The claims about its increased frequency are discussed for American English in this post by Neal Whitman from February this year, and are true. It is getting more common (this is super-unusual, by the way, because normally it's the frequency illusion). Whether the claim that its use over here comes from American English is true or not I don't know; I can't be bothered to check because I don't really care.
What I do care about is whether it really is a prefix in all the examples they mention. Neal has it as an adverb and I instinctively classed it as that as well before I was pointed to his post. Why, though? The Oxford Times' examples are all written with a hyphen, and they explicitly call it a prefix. I also have an intuitive hyphen when it's an attributive adjective rather than predicative (a super-compelling argument vs this argument is super compelling). Whyyyyy??
[Aside: the fact that it can be unambiguously an adjective in examples like This pudding is simply super is irrelevant. Words don't usually have a category* when considered in isolation, and only have categories when considered in context.]
With a noun, as in superyacht, I'd not hesitate to call it a prefix, regardless of whether it's written like that or as super yacht or super-yacht. And when rich is a noun, I'd class it as a prefix (the super-rich ought to pay more taxes), but when it's an adjective it's a more ambiguous (The owner of this company is super rich). This is easily explained: adverbs can't modify nouns, so super (adverb) can't modify a noun like yacht; it must be a prefix meaning something like mega- or über-.
So let's focus on the ambiguous cases where it modifies an adjective, so could be a prefix (like über-strong) or an adverb (like incredibly strong). How do we tell which it is? Intuition is notoriously unreliable.
It would be useful to know if anything else can occur between the putative adverb and the adjective. You couldn't split a prefix from its base (apart from with expletives, like un-bloody-fortunately) but you might be able to put another word between an adverb and an adjective (really very pleasant). I don't think you can with super, but it's not a super-compelling argument; you also can't put anything between very, an undisputed adverb, and an adjective (very really pleasant is awful). But you can stack it up, which is more adverbial-like (super super happy).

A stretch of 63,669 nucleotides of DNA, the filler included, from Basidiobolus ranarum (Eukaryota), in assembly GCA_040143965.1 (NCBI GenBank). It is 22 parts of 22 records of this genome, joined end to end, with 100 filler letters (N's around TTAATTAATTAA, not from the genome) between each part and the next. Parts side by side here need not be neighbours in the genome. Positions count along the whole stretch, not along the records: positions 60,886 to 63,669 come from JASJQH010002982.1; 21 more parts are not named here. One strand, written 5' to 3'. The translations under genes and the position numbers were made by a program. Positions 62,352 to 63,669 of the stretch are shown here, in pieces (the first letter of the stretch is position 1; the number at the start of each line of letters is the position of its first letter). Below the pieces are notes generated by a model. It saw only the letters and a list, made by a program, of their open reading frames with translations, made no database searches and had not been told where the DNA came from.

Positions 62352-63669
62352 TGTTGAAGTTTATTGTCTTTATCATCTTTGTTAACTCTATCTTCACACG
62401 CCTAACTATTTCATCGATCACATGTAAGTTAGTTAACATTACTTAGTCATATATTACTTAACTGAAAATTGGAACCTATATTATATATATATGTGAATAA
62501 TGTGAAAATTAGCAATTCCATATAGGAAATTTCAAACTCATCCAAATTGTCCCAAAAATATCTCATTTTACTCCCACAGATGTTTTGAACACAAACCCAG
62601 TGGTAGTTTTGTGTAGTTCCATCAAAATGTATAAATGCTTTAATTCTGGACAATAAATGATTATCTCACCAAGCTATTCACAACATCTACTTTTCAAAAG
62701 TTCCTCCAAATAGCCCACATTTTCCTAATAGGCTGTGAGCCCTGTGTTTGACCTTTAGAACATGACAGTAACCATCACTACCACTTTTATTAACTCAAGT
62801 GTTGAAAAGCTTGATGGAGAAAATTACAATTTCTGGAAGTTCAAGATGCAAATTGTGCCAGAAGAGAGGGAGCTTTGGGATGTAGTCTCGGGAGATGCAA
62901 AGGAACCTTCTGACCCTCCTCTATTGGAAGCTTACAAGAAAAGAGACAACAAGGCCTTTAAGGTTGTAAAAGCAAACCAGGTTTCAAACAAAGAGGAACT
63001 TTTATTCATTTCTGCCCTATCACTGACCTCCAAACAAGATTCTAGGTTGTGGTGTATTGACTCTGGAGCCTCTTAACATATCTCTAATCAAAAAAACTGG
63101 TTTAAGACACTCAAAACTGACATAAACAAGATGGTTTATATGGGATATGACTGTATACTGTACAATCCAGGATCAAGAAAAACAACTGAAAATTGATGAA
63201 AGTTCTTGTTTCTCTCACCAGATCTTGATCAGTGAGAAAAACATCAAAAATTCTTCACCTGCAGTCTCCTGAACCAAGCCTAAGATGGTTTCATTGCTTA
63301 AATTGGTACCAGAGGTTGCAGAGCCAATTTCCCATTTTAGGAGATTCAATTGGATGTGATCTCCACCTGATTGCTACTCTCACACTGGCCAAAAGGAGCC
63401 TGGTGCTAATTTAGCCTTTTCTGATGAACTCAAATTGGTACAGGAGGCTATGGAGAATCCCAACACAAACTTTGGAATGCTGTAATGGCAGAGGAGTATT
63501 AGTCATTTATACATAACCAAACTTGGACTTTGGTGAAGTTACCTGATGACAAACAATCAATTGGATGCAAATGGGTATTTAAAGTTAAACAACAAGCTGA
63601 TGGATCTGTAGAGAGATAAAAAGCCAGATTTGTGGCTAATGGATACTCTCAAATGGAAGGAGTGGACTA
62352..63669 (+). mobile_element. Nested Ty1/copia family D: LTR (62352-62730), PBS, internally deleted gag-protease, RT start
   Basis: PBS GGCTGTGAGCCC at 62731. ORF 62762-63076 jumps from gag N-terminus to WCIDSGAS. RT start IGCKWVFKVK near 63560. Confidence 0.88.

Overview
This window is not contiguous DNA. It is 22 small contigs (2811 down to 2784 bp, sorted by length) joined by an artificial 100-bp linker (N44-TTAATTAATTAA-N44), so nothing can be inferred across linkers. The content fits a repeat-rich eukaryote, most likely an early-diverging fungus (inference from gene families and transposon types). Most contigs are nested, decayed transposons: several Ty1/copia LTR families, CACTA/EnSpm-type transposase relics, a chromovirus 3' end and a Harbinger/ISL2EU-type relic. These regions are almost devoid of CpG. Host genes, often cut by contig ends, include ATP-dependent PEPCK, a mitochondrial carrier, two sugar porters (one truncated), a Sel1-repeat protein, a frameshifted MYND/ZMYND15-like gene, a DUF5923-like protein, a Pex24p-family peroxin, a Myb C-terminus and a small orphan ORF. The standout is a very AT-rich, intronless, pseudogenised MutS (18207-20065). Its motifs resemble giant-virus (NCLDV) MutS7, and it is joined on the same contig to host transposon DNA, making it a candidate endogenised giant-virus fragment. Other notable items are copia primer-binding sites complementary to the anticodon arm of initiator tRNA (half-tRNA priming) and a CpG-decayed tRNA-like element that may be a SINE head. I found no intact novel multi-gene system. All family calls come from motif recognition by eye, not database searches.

One argument for it being a prefix would be that it can modify just adjectives. Adverbs can modify verbs and prepositional phrases (not nouns, as noted above). But it looks like super can actually modify these too: Neal Whitman gives these examples of prepositional phrases:
Three is super off tee, but not off turf.Other adverbs:
I was super into rollerblading which I'm not any more.
Lift super slowly, taking 10 seconds to raise and 5 to lower.And verbs:
My job was to 'appear', super suddenly.
Their media strategy... is to kind of exalt and super serve the conservative media.The fact that these are less common is slightly an issue, though - perhaps this is a prefix in the process of breaking free and making a bid for adverbialhood? It's times like these I wish I was more of a morphologist and knew how to find out. Advice welcome - anyone want to do a study?
I super hate to lose.
I super want a desert tortoise!
We super like this song.
*That's a super-controversial way of putting that. I don't mean to imply any stance on whether the category of a word is part of its inherent content, or whether the same word in more than one category is a single word that changes category rather than being two homophonous words, or anything really. I have opinions about these things but they aren't the point of this post.